Most headache specialists will tell you they are at least as important as the medications. Very often it is the little things we do that set us up for headaches. In general, migraine sufferers do best when they have a routine. Regular meal times, regular sleep patterns, regular menstrual cycle and regular exercise schedule. Again, there is a lot of variability from person to person, and it is best to discuss your daily and weekly activities with a medical professional skilled in headache management. Very often, modest "tweaking" of lifestyle can result in huge decreases in the frequency and severity of headache.
The most important factor in stopping a headache is early recognition. The earlier you treat a headache, the more likely the treatment will work. It is important to have a treatment plan in place. That means working out, in advance, what you are going to do when a headache starts. It is hard to think clearly when your head hurts so it should be a simple plan. Next, if it involves medication, be sure you have the medication on hand and available. This means having medication in the glove compartment, in your desk at work, in your briefcase, medicine cabinet, etc. It is also important to have a place you can go when you get a headache and to educate those around you as to the accommodations you may require. Finally, it is important to have a plan B if you need it. This should all be worked out with your headache specialist, neurologist or primary care doctor at a time when you are headache-free.
Headache FAQs: Causes
In most cases, the short answer is yes. It is very unusual to find migraine headaches in someone without any family history of migraine. One very rare form of migraine, called Familial Hemiplegic Migraine has actually be traced to a specific gene, but as yet no gene has been identified for the more common forms of migraine. There is a group of people who develop migraine-like headaches after significant head trauma, and they may or may not have a family history. Knowing your family history for headaches (not just whether there is one, but what different family member do for their headaches) is one of the most useful pieces of information you can bring to your physician.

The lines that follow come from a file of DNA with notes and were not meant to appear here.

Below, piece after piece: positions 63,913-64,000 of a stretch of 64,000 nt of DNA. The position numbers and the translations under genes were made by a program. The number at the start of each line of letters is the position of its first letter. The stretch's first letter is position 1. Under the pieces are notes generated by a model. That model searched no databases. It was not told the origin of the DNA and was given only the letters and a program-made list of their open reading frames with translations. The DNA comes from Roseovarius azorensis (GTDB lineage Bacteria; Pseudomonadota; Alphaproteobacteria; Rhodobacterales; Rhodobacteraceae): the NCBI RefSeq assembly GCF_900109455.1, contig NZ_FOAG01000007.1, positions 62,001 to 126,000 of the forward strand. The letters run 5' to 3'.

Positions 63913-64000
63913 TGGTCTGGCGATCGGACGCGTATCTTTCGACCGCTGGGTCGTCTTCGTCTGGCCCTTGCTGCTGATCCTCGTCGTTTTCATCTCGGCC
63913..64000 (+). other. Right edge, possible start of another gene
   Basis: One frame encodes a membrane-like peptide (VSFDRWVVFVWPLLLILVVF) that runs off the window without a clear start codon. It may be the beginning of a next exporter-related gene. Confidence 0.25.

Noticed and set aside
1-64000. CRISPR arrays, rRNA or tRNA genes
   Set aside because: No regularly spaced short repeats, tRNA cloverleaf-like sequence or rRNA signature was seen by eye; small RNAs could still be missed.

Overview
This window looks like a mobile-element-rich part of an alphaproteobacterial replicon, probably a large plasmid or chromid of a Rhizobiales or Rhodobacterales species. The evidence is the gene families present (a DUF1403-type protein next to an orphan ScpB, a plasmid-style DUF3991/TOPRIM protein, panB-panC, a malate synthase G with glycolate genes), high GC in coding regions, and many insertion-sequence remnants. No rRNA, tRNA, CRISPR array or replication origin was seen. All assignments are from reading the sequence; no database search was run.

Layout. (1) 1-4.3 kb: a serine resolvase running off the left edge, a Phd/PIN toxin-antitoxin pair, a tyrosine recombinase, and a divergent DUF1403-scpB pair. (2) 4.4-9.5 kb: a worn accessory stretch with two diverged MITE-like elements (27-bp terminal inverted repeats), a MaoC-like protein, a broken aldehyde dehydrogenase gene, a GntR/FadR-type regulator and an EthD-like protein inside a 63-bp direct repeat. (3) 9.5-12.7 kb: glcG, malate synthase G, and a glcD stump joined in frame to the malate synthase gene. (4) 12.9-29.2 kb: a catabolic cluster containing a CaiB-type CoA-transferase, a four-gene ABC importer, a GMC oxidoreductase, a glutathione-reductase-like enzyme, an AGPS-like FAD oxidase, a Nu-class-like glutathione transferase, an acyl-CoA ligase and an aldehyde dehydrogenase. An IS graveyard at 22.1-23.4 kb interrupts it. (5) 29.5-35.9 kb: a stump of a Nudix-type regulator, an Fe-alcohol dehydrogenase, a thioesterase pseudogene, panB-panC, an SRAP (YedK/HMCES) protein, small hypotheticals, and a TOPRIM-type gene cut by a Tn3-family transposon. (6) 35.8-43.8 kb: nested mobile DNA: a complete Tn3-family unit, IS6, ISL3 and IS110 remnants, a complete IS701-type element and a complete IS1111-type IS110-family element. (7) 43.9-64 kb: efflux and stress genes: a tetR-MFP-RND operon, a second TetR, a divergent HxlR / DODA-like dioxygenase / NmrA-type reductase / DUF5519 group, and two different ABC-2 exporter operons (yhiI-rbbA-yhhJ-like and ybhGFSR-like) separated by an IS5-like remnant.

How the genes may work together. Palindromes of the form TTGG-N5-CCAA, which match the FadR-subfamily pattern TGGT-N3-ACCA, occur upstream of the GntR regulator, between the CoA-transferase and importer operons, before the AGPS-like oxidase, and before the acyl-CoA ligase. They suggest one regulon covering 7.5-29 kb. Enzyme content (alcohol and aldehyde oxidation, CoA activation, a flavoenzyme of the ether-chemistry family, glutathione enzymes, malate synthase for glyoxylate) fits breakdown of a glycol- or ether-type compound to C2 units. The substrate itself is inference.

A migraine trigger is anything that consistently results in a headache. Common triggers include, alcohol, lack of sleep, and skipped meals. Many people have food triggers and smell triggers. But everyone is different. One migraineur can eat chocolate until they are three hundred pounds and not get a headache while the next person with the same headache type can't walk by a candy counter without getting a headache. Rather the listing all the things that ever gave anybody a headache, it is better to be observant about the events that surround your headaches and when you see a pattern, act accordingly.
Not directly. There are several rare migraine variants that do have a greater risk of stroke, and there have been cases of people having a stroke during a complicated migraine. Statistically, stroke may be more common in people with a history of classic migraine, but this is not a risk factor we have any control over. People who have migraine should take extra care not to increase their risk by smoking, leaving high blood pressure and high cholesterol untreated, not exercising, and so forth. There are lots of reasons to treat migraines, and lots of reasons to practice a "stroke-smart" life-style.